Potus & US airlines are headed to Cuba - should you?
Next month, I'll travel to Cuba to advance our progress and efforts that can improve the lives of the Cuban people.— President Obama (@POTUS) February 18, 2016
The American embassy in Havana (according to the CIA Factbook) has been open since August of 2015. While restrictions are still in place, they're likely to change quickly.
Certain key steps are already under way:
- The US and Cuba have signed an agreement to resume commercial air traffic for the first time in more than 50 years
- An Alabama company that builds small tractors has received US approval to build a factory in Cuba
However, the economic embargo remains in place and must be addressed by Congress. And many American companies have found that their eagerness to participate in the market has turned into a bargaining chip for Cuban companies seeking better deals from other longer standing trading partners.
It won't be a straight line to success for most companies - but potential prosperity of Latin America as a region, and proximity to the US, it would be folly not to watch the debate and position one's company to participate at the right time in the right way.
As tourism regulations relax first, maybe a recon would be a welcome way to explore the market! Or you could send your favorite export consultant for a week of tough duty to research it on your behalf!
How about Iran? 81MM people about to become substantially more prosperous could be a compelling opportunity. Germany's Trade Ministry ran a trade mission to Iran in July, 15 - within days of the conclusion of negotiations in Vienna.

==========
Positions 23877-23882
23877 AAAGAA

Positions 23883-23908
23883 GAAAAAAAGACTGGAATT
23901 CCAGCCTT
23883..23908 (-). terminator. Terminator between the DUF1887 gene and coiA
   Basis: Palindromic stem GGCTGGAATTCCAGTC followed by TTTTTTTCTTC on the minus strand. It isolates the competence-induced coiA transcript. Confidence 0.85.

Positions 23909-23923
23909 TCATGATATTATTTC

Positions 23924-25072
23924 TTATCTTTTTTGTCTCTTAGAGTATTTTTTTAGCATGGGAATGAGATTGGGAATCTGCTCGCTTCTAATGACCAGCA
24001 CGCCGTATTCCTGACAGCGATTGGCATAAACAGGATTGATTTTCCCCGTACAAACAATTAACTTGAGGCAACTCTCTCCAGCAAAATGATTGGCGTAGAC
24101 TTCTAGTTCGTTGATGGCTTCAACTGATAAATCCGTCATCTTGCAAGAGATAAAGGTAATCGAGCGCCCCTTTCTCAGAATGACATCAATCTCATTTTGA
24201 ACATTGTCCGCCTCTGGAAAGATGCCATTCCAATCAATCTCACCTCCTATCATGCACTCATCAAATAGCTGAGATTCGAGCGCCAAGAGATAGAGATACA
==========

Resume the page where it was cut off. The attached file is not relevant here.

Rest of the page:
The Associated Industries of MA trade association offered a good digest recently of considerations for companies considering trade in Iran.
It's neither wide open nor without particular risks. But if you're a company with a broad global footprint you should certainly be staying abreast of changes. Attend some webinars on evolving trade restrictions and explore some potential indirect resources in country. And ensure that you've got an export consultant who's watching the big picture on your behalf to anticipate opportunities AND challenges early enough for you to prepare.
What about the Ottoman empire?
This market possibility is a bit different - more of a short-term opportunity and a long-term strategic play.
Turkey has been a fruitful market for many US companies over the past decade. It's been ramping up education and manufacturing, and in it's zeal to join the EU was implementing a number of changes to in pursuit of approval and hope of EU accession.
Of course the EU situation has changed - now as countries debate it's merits (and some even discuss leaving e.g. the Brexit debate) the shine seems to have come off the EU apple. But coincidentally Turkey's millenials old strategic importance as the gateway between East & West is of renewed importance.
Suddenly the Russia, Central Asia and the Middle East are in turmoil as Southern Europe struggles with immigration and economic burdens. Turkey, sitting at the center of all this turmoil faces risks, but is positioned for influence and prosperity at the hub of the Ottoman / Byzantine reach over which it historically stood astride.
So it's a commercially viable market today - and could be a gateway (through indirect sales and growth of Turkish trade) to vastly expanded regions.
Might not be a bad idea to develop a footprint and establish a market presence and savvy.
The role of an export consultant
If you're looking for technical compliance expertise, there's lots of that around. If you want tips on how to find the right channel partner, there are fewer real experts, but still plenty of folks with personal experience.
But for strong industrial manufacturing companies more important than another "technician" is a business person with savvy and vision. That's the skill set that a great export consultant should deliver. Is that what you're getting?
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